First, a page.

“I’ve seen this Stonefield Beach crowd carry on at meetings about UFOs being spotted in the sky, and I’m confident they believe these things to be true.”

However, the professor says there’s “good hard science that can probably explain away each and every claim they’ve made about UFOs and aliens about at Stonefield Beach and Bray’s Point. But, this perspective comes at a cost,” he asserted; while stating that “such beliefs in UFOs can lead them to label themselves, either positively or negatively, in very limiting ways.”

For example, the professor said “I don’t know if these metal boxes are something to worry about or not.”

And, “I don’t know if Errol is an expert on UFOs. Just because people come to him with their stories of UFOs doesn’t make it real.”

"I prefer hard science," he added.

Image source of Oregon UFO watcher Errol’s dog “Hank” checking out a strange metal box that appeared in the surf Sunday evening after Errol recording yet another UFO sighting here at Stonefield Beach. Many other “metal boxes” with the same size and color have appeared up and down the Oregon coast and are also reportedly being found up and down the entire West Coast as of Feb. 5, 2012. Photo by Dave Masko

Comments

Submitted by Anonymous (not verified) on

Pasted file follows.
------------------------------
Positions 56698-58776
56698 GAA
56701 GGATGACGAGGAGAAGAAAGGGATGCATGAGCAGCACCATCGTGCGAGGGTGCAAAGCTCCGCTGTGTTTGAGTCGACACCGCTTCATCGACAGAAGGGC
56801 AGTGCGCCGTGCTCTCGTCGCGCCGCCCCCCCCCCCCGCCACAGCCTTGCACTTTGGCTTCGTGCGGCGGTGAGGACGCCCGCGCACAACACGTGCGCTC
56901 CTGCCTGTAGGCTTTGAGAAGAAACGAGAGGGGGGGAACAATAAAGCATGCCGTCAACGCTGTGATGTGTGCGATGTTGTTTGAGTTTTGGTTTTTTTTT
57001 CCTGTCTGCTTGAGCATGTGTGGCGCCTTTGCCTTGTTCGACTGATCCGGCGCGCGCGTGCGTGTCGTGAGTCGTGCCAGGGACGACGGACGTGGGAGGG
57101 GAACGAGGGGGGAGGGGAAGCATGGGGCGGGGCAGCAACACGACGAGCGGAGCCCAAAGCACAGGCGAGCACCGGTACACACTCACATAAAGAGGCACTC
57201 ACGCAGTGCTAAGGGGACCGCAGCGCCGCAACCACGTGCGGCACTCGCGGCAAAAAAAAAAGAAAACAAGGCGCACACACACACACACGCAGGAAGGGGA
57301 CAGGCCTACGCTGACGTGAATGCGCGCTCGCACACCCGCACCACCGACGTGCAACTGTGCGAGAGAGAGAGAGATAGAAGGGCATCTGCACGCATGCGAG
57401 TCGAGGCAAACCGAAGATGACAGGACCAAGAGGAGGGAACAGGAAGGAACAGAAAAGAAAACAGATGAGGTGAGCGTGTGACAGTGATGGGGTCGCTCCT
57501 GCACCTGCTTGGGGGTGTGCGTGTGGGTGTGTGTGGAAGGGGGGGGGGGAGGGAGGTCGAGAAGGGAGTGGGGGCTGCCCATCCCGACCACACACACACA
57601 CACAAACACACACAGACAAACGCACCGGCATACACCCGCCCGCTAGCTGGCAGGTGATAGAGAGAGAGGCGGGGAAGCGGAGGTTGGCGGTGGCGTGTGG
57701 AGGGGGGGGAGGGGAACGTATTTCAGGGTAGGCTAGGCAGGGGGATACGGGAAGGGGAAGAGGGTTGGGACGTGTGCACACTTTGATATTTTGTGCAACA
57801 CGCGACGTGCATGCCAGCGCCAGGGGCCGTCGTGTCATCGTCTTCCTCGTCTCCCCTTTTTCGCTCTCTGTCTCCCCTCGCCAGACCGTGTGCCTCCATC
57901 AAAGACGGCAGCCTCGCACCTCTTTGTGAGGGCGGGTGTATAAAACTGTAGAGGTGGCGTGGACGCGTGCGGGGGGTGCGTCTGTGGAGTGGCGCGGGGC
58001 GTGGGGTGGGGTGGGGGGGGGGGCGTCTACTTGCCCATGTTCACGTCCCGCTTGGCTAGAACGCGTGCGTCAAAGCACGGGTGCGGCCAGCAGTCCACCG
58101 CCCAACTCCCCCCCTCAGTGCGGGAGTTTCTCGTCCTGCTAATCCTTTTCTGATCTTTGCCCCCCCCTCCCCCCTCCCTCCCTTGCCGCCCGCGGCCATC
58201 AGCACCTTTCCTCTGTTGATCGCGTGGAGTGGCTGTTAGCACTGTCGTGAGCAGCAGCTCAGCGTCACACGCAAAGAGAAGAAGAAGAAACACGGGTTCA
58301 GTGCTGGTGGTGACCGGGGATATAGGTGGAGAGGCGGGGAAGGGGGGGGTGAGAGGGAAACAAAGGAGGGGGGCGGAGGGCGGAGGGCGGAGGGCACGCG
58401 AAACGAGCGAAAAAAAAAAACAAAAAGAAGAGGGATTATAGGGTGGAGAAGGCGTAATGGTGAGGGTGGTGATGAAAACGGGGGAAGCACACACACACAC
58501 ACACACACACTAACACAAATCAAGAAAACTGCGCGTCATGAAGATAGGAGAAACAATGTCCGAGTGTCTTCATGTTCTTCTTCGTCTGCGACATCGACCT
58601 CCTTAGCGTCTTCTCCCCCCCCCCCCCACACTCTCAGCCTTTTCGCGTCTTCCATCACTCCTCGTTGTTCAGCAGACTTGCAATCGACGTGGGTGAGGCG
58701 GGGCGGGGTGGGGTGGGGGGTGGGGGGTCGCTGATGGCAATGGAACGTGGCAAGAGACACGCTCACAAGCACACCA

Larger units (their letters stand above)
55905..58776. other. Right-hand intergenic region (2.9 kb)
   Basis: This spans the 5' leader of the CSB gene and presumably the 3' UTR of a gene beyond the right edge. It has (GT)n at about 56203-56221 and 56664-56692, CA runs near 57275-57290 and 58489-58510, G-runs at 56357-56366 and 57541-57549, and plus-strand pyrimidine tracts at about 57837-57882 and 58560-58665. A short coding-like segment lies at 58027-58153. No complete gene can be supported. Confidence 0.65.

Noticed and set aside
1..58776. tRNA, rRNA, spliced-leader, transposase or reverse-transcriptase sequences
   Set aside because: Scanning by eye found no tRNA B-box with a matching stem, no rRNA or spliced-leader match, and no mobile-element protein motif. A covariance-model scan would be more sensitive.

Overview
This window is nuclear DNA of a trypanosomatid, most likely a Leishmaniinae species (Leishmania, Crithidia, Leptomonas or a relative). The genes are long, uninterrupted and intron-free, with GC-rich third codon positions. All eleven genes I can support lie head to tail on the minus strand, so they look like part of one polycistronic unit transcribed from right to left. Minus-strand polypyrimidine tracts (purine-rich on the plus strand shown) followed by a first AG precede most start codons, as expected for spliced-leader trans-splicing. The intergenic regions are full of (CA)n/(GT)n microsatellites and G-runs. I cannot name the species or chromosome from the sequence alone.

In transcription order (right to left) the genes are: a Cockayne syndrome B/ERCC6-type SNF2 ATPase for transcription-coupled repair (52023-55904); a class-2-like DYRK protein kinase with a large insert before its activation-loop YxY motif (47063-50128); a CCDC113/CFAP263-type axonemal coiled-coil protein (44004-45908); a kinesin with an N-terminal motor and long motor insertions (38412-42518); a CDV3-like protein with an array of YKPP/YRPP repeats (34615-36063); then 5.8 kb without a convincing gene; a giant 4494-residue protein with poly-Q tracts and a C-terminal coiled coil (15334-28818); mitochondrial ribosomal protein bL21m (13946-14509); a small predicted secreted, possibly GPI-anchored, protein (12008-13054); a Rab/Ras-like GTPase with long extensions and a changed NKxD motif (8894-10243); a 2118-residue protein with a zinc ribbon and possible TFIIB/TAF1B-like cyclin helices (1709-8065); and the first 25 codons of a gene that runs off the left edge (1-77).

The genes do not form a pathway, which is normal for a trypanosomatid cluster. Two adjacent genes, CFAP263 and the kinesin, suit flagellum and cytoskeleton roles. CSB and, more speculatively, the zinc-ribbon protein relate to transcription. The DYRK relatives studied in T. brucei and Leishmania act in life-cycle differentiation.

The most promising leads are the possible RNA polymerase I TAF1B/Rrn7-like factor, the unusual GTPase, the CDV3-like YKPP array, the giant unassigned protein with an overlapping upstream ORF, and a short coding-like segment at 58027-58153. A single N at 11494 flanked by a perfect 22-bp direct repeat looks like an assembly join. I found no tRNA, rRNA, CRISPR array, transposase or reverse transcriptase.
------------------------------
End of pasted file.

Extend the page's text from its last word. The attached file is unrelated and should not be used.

It is also quietly reassuring that aliens chose to use the imperial form of measurement to make 5 foot boxes.

Submitted by Anonymous (not verified) on
Actually they are 1.5 metres, or as we say 72 - "qg*@%"s this is approximately 4 - "qg*@%"s greater than our average height. We are waiting for the right moment to emerge, approx 20-12-2012 by your dating system. We believe that you turkeys fatten up at end of November.

Submitted by Anonymous (not verified) on
what???????????

Submitted by SeekingTreasures (not verified) on
I think it was implied that the Oregon Forest Service fish biologists revealed this information to Doris, perhaps off-the-record. Such would seem like information a Federal nor State organization would provide the public if they didn't know what was happening. Yet, it does seems that at least one of these boxes have been noted by the public before any Federal or State organization did. Yes, it will be interesting to see if there are further public reports of this "phenomenon".

Submitted by Karen from Canada (not verified) on
If you will google Fife, Scotland 1996, you will find moreinfo about similar boxes...

Submitted by Tom Steininger (not verified) on
To "a local professor of psychology" who has no name You speak approximately 264 words of self righteous professional criticism of people engaging in goodfaith curiosity, and 13 words about what makes this event truly unique “I don’t know if these metal boxes are something to worry about or not.” , all without the journalistic courage to name yourself. You said "I prefer hard science," Show me I'm wrong about you by officially asking the Oregon National Guard or an appropriate scientific organization to look into opening those things.... Tom Steininger St Petersburg FL

Submitted by Karen from Canada (not verified) on
"Hard Science"? What could be harder than a metal box? Closed eyes equal closed minds. I believe that anonymous doctor would rather stick his head in the Oregon sand than believe other entities exist in the universe, otherwise he might scare himself to death!